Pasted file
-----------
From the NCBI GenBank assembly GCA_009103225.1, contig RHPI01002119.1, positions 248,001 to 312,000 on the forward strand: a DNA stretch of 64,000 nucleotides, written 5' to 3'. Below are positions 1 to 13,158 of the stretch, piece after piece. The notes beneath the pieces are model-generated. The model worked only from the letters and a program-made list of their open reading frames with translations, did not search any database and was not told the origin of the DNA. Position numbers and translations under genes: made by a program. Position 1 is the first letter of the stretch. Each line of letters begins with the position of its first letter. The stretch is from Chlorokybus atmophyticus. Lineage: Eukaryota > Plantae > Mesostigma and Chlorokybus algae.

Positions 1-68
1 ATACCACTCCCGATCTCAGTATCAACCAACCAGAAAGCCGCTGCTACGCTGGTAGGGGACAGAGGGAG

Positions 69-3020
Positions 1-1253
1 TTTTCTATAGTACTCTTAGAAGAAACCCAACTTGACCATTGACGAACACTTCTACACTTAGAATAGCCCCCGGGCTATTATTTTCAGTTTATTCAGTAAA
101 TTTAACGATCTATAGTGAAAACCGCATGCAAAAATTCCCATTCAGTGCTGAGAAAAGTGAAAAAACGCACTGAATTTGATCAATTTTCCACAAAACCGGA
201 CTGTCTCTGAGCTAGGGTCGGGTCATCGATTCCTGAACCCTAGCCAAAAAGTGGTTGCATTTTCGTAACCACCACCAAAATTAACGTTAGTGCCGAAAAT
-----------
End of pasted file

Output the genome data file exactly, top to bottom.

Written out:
From the NCBI GenBank assembly GCA_009103225.1, contig RHPI01002119.1, positions 248,001 to 312,000 on the forward strand: a DNA stretch of 64,000 nucleotides, written 5' to 3'. Below are positions 1 to 13,158 of the stretch, piece after piece. The notes beneath the pieces are model-generated. The model worked only from the letters and a program-made list of their open reading frames with translations, did not search any database and was not told the origin of the DNA. Position numbers and translations under genes: made by a program. Position 1 is the first letter of the stretch. Each line of letters begins with the position of its first letter. The stretch is from Chlorokybus atmophyticus. Lineage: Eukaryota > Plantae > Mesostigma and Chlorokybus algae.

Positions 1-68
1 ATACCACTCCCGATCTCAGTATCAACCAACCAGAAAGCCGCTGCTACGCTGGTAGGGGACAGAGGGAG

Positions 69-3020
Positions 1-1253
1 TTTTCTATAGTACTCTTAGAAGAAACCCAACTTGACCATTGACGAACACTTCTACACTTAGAATAGCCCCCGGGCTATTATTTTCAGTTTATTCAGTAAA
101 TTTAACGATCTATAGTGAAAACCGCATGCAAAAATTCCCATTCAGTGCTGAGAAAAGTGAAAAAACGCACTGAATTTGATCAATTTTCCACAAAACCGGA
201 CTGTCTCTGAGCTAGGGTCGGGTCATCGATTCCTGAACCCTAGCCAAAAAGTGGTTGCATTTTCGTAACCACCACCAAAATTAACGTTAGTGCCGAAAAT